Re: Food for Thought

Date:         10 Jun 97 00:34:59 
From:         kchao@acsu.buffalo.edu (Kuang-Chung Chao)
Organization: UB
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In article <airliners.1997.1196@ohare.Chicago.COM>,
Don Stokes <don@rata.vuw.ac.nz> wrote:
>
>....snip....
>
>On the subject of patents, does anyone know why Boeing did not patent the
>use of engine nacelles on pylons to get the engine airflow away from the
>airflow over the wing?

The nacelles on pylon were first used on B-47 by Boeing. So even if Boeing
applied for one, then it would belong to the US Gov't. From William Cook's
"The Road to 707", Cook implied that the whole idea was from Boeing's own
wind tunnel study. But from Eugene Rodgers' "Flying Higg -- The Story of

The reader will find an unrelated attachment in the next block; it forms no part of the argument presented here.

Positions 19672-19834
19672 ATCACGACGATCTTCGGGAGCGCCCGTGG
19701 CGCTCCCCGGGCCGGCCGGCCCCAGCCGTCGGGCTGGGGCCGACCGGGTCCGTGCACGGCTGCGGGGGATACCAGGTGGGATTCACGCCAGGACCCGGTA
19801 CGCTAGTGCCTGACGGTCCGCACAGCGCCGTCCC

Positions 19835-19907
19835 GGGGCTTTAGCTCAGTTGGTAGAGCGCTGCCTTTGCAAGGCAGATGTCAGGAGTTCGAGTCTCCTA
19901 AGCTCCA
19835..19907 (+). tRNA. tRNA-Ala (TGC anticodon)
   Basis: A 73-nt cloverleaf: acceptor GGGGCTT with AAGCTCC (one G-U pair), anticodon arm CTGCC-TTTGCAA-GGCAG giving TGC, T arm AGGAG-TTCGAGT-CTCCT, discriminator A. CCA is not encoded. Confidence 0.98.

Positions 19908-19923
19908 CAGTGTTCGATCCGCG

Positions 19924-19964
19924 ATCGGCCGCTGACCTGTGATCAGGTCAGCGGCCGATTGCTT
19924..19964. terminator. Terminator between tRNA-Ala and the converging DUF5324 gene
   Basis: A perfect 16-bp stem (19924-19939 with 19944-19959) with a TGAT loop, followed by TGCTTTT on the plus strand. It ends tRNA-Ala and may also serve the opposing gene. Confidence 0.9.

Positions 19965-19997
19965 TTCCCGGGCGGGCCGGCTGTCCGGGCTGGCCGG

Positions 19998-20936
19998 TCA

Boeing and the Rise of the Jetliner Industry," on P.99 he said "Boeing
designer had been impressed by Lockheed's decision to use pod on a jet
fighter.  The decision was clinched when Schairer found German studies
showing the desirability of pods." So maybe Boeing didn't have enough
claim on it. But I've read nothing indicating that this was the reason
why they did not apply. Well, I'm not even sure there was no patent for
it. ;) I don't have "From Legend to Legacy", maybe there's more stuff
in it, anybody care to check it out?

The design was done in 1946, so maybe it was just one of those
"in the good old days" thing. ;)

regards,

kc

--
Kuang-Chung "K.C." Chao                     Tel: +1 (716) 691-5524
Dept. of Electrical and Computer Eng.       kchao@acsu.buffalo.edu
State Univ. of NY at Buffalo    http://www.acsu.buffalo.edu/~kchao